View Article PDF

One cannot help but wonder if the recent article by Andrew Gilbey and Jose Perezgonzalez1 from the School of Aviation, Massey University is not a further example of poorly researched commentary that, regrettably, the NZMJ is publishing in relation to the chiropractic ‘industry' [sic].Gilbey and Perezgonzalez assert that the New Zealand Chiropractors Association [NZCA] website allows for the use of the title ‘Dr' without qualification."On their homepage, the NZCA assert that chiropractors are entitled to use the title Dr. However, as no mention is made that the title must be qualified, this information is misleading to practitioners as it is not consistent with the code of ethics."1However the following extract, from the homepage of that same website, makes it quite clear.\"Please note: Chiropractors are primary health care providers and are entitled to use the title \"Dr\". Use of the honorary title doctor on this website refers to a Registered Chiropractor not a Registered Medical Practitioner unless specified.\"2As a result, Gilbey and Perezgonzalez appear to have based this whole article on a fiction and mis-truth.This then raises further concerns regarding the validity and objectivity of other statements made, including the reference to the chiropractic register. On the official register of chiropractors in New Zealand, the qualifications of each registrant are listed along with the ‘honorific'.3A simple cross reference and check between the list of registered chiropractors and those staff members of the New Zealand College would have allayed any fears that the authors had of chiropractors mis-representing themselves as medical practitioners, dentists, osteopaths, veterinarians or future Australian physiotherapists, who will have a Doctor of Physiotherapy degree from Melbourne University.Your readers would be better served by discussion involving issues of inter-professional commonality and clinical complementarity, with the objective of improving patient outcomes. This misinformation is it seems little more than a veiled attempt to discredit the chiropractic profession. Corrian Poelsma President, NZCA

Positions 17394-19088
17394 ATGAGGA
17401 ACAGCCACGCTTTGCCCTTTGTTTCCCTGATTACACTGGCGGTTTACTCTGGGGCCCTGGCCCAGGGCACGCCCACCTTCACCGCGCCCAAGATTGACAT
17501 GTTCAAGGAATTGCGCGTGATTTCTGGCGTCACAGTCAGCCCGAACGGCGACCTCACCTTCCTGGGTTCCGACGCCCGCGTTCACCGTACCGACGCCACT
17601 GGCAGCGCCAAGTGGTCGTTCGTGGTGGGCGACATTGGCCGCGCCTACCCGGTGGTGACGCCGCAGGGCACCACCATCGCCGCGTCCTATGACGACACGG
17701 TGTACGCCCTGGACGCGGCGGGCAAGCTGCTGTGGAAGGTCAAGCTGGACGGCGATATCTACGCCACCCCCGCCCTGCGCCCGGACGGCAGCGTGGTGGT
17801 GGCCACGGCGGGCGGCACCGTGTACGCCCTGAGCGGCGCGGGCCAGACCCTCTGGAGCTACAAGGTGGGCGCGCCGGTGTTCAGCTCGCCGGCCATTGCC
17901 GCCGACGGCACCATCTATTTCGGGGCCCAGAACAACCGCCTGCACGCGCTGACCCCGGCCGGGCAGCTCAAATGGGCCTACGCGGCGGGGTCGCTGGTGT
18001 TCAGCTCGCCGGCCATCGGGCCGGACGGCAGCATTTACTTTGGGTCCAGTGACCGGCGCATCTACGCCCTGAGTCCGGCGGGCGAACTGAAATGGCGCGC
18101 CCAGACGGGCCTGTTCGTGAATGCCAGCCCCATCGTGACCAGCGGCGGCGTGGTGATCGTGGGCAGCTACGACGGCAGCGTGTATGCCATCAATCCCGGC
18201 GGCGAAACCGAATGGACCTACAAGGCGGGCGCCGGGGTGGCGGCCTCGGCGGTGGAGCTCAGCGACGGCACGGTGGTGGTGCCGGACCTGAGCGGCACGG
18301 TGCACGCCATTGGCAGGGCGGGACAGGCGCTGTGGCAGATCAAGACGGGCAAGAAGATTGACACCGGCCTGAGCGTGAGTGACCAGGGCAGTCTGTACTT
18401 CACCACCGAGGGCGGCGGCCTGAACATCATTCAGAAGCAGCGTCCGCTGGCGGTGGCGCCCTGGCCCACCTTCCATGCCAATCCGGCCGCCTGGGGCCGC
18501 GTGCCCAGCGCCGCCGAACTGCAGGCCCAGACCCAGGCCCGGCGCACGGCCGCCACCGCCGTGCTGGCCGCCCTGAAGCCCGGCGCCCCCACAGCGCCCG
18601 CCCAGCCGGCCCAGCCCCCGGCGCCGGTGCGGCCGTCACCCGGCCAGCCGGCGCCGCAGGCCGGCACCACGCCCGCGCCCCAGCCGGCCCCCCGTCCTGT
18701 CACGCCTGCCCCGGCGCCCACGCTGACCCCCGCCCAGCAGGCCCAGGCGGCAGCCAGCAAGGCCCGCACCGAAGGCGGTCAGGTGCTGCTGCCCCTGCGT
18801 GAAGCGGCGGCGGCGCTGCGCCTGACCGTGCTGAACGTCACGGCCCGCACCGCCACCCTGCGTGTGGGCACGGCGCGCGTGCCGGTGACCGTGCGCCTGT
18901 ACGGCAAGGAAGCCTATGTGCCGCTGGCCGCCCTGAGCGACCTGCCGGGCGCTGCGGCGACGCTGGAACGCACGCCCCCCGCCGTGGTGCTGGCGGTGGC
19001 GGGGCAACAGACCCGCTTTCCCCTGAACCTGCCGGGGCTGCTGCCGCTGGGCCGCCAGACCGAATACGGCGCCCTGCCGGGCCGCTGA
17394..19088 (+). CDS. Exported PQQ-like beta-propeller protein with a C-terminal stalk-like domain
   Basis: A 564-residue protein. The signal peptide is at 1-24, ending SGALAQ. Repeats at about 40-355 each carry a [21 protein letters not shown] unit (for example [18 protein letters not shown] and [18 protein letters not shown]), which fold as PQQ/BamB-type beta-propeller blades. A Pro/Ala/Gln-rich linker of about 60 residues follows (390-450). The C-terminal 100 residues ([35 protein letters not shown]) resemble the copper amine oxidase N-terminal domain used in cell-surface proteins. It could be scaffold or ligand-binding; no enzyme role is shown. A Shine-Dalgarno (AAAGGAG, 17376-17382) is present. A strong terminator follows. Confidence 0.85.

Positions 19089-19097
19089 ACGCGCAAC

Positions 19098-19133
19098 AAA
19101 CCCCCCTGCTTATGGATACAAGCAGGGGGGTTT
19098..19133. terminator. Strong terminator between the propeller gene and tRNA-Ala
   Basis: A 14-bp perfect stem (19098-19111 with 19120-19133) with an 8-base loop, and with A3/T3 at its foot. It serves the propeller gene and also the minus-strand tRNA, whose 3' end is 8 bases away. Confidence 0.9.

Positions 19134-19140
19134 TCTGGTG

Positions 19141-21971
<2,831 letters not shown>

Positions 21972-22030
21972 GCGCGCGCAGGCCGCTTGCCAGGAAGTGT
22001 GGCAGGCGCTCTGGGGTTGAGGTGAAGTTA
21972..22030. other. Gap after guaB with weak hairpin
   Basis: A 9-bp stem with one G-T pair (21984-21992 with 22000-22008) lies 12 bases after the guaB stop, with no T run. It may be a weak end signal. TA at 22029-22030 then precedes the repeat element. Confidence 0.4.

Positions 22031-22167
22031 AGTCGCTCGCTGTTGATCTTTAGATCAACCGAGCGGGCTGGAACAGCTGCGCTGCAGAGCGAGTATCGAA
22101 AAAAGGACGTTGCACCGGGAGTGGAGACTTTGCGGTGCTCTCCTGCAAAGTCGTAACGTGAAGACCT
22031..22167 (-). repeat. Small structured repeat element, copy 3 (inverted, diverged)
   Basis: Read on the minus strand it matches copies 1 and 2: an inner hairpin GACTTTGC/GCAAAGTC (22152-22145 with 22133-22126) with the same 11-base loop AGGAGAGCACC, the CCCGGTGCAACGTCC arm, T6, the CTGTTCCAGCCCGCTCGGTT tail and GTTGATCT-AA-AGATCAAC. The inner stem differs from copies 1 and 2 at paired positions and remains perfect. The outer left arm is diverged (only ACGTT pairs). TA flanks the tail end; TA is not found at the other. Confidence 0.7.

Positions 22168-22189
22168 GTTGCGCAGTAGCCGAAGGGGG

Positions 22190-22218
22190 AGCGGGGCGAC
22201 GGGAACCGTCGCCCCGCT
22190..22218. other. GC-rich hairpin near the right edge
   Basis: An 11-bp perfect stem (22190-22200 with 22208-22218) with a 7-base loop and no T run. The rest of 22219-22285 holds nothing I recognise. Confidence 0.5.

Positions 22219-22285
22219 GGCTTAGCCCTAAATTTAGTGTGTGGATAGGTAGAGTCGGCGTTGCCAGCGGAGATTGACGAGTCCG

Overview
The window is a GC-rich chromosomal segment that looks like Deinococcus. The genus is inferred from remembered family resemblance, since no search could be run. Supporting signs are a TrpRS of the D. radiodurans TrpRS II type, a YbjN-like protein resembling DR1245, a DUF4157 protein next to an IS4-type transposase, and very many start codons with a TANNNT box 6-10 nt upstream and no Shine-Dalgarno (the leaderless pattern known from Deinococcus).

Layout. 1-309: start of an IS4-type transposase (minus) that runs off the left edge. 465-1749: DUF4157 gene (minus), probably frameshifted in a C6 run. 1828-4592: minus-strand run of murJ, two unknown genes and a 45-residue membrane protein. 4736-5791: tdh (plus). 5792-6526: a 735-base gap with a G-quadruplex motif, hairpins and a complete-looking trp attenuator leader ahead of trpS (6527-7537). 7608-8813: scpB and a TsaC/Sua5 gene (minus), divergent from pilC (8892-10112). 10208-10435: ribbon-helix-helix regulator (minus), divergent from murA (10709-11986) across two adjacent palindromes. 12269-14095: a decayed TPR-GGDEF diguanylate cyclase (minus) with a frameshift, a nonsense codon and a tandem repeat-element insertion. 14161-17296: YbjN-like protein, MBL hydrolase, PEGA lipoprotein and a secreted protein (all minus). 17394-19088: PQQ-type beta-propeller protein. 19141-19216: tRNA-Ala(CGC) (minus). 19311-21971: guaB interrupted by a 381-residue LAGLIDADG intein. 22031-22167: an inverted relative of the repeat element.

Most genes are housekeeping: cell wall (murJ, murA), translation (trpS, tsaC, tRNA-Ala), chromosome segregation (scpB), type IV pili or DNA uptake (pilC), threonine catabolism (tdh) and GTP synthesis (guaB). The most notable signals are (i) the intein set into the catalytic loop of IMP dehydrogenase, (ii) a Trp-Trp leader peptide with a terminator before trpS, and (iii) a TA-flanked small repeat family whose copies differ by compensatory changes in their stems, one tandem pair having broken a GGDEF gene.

Summary

Abstract

Aim

Method

Results

Conclusion

Author Information

Corrian Poelsma, President, NZCA

Acknowledgements

Correspondence

Correspondence Email

Competing Interests

Gilbey A, Perezgonzalez J: Chiropractor code of ethics: the importance of setting a good example. N Z Med J 12-August-2011;124(1340). http://journal.nzma.org.nz/journal/124-1340/4824/http://www.chiropractic.org.nz/ accessed 16/04/2011.http://www.chiropracticboard.org.nz/The-Register/Full-Register/ accessed 16/04/2011

For the PDF of this article,
contact nzmj@nzma.org.nz

View Article PDF